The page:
After insisting on keeping her child for months, a 17-year-old emotionally breaks down after giving in to her parents, who see the baby as a disgraceful mark of premarital sex. As soon her mother pressures her into signing an adoption consent form, workers from Holt whisk her child to Jeju’s airport.
Another 17-year-old toils in depression after her parents exploit the country’s loose birth registration system, which is easily manipulated because it doesn’t require newborns to be automatically registered at hospitals, to list her child as their own.
“How did I become a sibling?” she asks while roaming aimlessly in streets. “That’s my baby.”
When a 16-year-old wails in an empty room after giving away her child to adoptive parents at a parking lot, Engelstoft puts down the camera to hold her.
“That moment was sort of like a breaking point for me,” she said.
“I was trying to understand Korean culture, and also just the universal thing that parents want the best for their children. They do what they believe is the best — the parents in the film, my adoptive parents and the women at the shelter.”
Growing up in a white community in rural Denmark, Engelstoft said she was “constantly reminded I didn’t belong there.” Locals would often try to touch her hair or ask who her “real” parents were.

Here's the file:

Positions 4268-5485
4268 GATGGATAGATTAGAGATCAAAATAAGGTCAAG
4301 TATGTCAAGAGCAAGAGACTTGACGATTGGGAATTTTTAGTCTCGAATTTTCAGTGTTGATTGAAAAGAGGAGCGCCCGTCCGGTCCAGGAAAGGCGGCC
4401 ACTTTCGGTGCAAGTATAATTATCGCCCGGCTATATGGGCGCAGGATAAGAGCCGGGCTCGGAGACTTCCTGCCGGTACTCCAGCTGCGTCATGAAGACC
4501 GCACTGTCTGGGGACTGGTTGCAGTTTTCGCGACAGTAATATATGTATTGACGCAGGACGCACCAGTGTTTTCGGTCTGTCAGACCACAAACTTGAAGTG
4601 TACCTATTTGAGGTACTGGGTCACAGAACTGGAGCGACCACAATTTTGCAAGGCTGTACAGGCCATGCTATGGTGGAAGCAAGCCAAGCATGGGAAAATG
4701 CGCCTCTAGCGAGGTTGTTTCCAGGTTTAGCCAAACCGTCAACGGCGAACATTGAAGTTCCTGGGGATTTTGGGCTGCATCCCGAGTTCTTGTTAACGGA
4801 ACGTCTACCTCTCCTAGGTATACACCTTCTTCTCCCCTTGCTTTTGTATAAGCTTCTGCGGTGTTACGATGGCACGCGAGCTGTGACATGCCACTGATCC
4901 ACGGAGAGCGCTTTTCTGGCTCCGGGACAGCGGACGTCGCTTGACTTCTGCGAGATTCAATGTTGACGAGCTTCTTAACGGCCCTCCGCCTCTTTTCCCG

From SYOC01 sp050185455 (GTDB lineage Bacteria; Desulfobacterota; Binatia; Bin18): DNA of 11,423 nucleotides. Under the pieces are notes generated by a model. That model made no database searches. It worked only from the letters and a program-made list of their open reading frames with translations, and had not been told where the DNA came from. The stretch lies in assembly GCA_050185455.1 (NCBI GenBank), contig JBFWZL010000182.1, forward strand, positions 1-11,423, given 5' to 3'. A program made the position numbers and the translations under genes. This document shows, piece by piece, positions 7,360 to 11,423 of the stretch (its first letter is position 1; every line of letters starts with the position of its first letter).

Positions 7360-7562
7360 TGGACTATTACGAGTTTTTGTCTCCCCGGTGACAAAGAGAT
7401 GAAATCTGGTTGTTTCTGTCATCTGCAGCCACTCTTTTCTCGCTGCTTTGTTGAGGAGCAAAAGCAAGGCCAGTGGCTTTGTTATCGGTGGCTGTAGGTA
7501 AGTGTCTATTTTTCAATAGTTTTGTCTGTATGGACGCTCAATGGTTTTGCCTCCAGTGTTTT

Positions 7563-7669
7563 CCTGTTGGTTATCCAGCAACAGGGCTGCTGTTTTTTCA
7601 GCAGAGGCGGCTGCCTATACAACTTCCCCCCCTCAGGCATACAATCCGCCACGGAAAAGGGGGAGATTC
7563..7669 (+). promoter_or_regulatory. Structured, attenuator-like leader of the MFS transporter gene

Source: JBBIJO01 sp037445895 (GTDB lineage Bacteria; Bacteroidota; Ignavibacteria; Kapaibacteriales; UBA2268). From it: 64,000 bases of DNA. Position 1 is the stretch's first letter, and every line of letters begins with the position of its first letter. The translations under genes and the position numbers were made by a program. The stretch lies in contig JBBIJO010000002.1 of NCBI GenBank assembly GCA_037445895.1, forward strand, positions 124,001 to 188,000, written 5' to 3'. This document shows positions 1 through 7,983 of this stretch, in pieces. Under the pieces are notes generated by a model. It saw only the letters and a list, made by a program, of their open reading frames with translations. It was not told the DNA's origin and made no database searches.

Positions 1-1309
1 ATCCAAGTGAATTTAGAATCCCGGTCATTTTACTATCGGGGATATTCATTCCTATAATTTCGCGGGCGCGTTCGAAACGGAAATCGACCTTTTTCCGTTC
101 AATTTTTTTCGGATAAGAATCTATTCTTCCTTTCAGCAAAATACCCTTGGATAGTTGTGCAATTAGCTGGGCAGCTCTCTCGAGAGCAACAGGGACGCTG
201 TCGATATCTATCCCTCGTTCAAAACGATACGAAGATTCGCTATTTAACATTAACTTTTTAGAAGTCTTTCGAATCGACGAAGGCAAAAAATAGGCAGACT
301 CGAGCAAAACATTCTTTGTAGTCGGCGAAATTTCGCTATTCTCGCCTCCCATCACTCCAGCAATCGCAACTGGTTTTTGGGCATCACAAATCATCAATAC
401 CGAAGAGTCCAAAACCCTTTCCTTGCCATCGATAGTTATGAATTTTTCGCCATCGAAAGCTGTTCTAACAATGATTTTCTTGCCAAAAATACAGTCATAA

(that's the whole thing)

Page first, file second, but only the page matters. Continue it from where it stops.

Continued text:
Her Danish parents were supportive of her desire to reconnecting with her roots. They visited South Korea for the first time in 2002, which Engelstoft said felt like “landing on the moon.”
The visit turned into heartbreak when they failed in their search for Engelstoft’s birth mother. Holt had little information.
Busan police found three women who shared the name and age of her birth mother, including one who had placed a baby for adoption sometime before her marriage and now had a child five years younger than Engelstoft. Engelstoft was devastated after the woman chose not to meet her.
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For Engelstoft, filming felt like time travel. She saw the women at Aeseowon as various versions of her Korean mother, and they saw her as a grown-up version of their babies. She struggled for answers when they asked whether her life was better because she was adopted.
"I didn’t want to sway them in any direction of whether to keep the baby or give it up — I was painfully aware of that,” she said. “What I could say is that I have spent most of my adult life searching for my mother, coming back to Korea and trying to explore that side of me that I have a longing toward.”
While South Korea has required adoptions to go through family courts since 2013, screening and monitoring remain weak. The death of a 16-month-old girl in October following abuse by her jailed adoptive parents prompted soul-searching in a country that had long discouraged single mothers from raising their children.
“My mother probably thinks about this every single day and makes that decision every single day not to contact me,” Engelstoft said. “I can grasp how painful that must be.”